We have a setup whereby we have worked out what the bills are, the rest is divided between the two of us in our separate current accounts. I do not believe in joint accounts given our attitudes to money are so different.

Any extra spending or stuff for ourselves comes from our own money.

It means he can spend up each month and I can live simply and save and that provides the buffer for him too at times. Then if I'm after something big he then buys it to up for things as that satisfies his love of spending and I don't like to spend so I don't have to, or else he knows that money needs to come back to me the following month.

This caters to both of our attitudes to money and we've never argued about it.

Russiantoffee Tue 19-Sep-17 09:06:26

Here is another example.
H recently bought Paul McCartney tickets. He loves the Beatles so I can understand him wanting to see PMc.
However - I have seen PMc once and feel that is enough in a lifetime. I am also away on a work trip that day - which DH knew when he bought them
He is not quite sure who he will go with - offered the second ticket to his sister who is not interested.
He bought the tickets from a website which in that same week was exposed in our media as being quite dodgy- charging overinflated prices for tickets which are not always genuine. He paid $1000 for the two tickets.
So at this stage he has no one to go with, has overpaid, the tickets may not work at the gate and he spent a huge amount of money on this debacle.
First I heard of it was when he rang me to tell me he had bought them.
At no point does he think ' I'll just talk to Russian first and see what she thinks.' I am naturally a really consultative person and I just find this infuriating.

Russiantoffee Tue 19-Sep-17 09:07:56

We are financially OK but could be much better off than we are if we had done a few things a bit differently.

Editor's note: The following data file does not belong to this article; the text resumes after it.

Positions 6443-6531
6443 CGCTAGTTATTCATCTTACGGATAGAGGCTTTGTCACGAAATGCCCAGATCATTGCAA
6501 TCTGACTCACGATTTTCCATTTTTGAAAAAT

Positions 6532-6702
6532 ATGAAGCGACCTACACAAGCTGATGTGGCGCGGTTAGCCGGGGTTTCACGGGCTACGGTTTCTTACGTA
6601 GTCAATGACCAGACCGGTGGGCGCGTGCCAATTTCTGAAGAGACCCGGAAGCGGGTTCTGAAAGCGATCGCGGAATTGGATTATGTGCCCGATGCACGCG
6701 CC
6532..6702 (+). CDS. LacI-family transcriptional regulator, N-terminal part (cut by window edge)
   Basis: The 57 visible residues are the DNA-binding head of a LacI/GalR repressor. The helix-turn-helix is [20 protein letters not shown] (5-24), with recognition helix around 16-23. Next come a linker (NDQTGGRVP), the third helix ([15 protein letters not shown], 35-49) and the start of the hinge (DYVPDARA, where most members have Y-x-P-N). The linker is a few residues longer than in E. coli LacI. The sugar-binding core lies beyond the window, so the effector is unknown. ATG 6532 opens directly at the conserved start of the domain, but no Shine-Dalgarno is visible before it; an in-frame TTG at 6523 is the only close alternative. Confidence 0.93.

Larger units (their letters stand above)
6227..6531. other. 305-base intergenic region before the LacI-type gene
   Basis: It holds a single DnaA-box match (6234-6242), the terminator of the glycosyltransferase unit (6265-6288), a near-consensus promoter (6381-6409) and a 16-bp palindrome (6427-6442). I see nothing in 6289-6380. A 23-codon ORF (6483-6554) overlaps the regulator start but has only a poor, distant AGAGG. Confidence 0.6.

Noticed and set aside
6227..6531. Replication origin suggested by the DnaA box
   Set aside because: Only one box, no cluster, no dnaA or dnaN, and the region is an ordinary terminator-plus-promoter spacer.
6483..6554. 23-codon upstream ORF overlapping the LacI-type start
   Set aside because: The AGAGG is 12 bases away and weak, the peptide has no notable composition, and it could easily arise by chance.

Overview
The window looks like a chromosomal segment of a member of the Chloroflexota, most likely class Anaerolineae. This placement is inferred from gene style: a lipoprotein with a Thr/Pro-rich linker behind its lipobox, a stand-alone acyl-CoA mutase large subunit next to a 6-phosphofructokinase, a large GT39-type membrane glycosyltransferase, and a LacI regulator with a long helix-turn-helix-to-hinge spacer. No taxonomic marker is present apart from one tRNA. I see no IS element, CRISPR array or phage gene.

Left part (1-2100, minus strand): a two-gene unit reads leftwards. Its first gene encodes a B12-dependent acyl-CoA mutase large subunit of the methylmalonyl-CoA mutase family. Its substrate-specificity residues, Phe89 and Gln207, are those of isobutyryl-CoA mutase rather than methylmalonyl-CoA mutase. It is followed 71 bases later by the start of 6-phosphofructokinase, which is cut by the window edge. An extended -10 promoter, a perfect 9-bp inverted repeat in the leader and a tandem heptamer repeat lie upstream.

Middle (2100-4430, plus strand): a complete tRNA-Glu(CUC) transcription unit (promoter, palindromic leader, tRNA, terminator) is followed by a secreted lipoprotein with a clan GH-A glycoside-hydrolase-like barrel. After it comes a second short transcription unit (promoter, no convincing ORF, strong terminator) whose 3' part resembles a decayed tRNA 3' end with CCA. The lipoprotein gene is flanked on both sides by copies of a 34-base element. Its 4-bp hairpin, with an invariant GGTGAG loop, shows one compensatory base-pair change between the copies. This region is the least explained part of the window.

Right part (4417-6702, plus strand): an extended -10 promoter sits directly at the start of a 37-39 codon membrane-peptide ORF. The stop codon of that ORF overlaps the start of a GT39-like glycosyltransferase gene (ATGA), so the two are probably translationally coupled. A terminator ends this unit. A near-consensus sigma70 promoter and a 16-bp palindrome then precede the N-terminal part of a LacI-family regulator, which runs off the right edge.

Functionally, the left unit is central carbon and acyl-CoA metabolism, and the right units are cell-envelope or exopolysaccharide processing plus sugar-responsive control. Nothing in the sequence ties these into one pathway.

LadyLoveYourWhat Tue 19-Sep-17 09:25:12

What would the benefits of being "much better off" be? Would it be living the same way you are now with a bigger nest egg?

opheliacat Tue 19-Sep-17 09:33:22

That is frustrating OP but I note you say (rather primly!) that seeing Paul MC once is "enough for a lifetime" which to be honest sounds really dour and joyless.

The other concerns are relevant, of course.

Sandycarrots Tue 19-Sep-17 09:51:43

Doesn't sound at all joyless to me. Fair enough if it was for an artist or event he had been wanting to see all his life but not for someone he's already seen and when he has little idea of who he will go with. That sounds like spending for the sake of it to me. I wouldn't be at all impressed if my dh wasted £500 frivolously like that! (Or vice versa!)

Op I would take your dh somewhere neutral and say you have serious matters to discuss. Say that this current state of affairs is causing you profound anxiety and leading you to question your marriage. Say you are anxious for your DC, university fees, their futures as well as yours. Propose several strategies: discussion and agreement of spending above a certain amount, regular payments in to saving and pension plans, sensible investment of inheritance. When all that is taken care of, he can spend what he likes up to a certain limit, and you can relax.

opheliacat Tue 19-Sep-17 10:01:00

Blimey, good thing you're not married to mine grin I'm sure the Gallagher brothers thoughtnhe was stalking them in the 90s!

Sandycarrots Tue 19-Sep-17 10:31:49

grin Opheliacat

CardsforKittens Tue 19-Sep-17 10:46:08

It's not so much the different attitude to spending that would bother me but the lack of discussion. You don't necessarily need to be accountable to each other for every single penny, but in an adult partnership I think bigger decisions should be taken together. If my partner did this I would tell him I thought his behaviour was immature, irresponsible and disrespectful - especially when you have kids who are still in education. Not sure I'd leave yet, but I'd definitely be angry if it kept happening. I suppose it depends where you draw the line.

bakingaddict Tue 19-Sep-17 11:13:24

He does seem a bit on the excessive side when it comes to spending, but maybe he spends first and asks questions later because of your disapproving attitude about purchases. I'm not saying your wrong to disapprove but could you perhaps be a bit too disapproving hence why he acts in this way? My MIL is a bit like this with drinking, if you've had more than one drink she tuts and rolls her eyes making passive aggressive comments like you've rocked up completely pissed

After mortgage and bills, I would have an agreed set amount going into separate accounts so you can both make your own no questions asked purchases.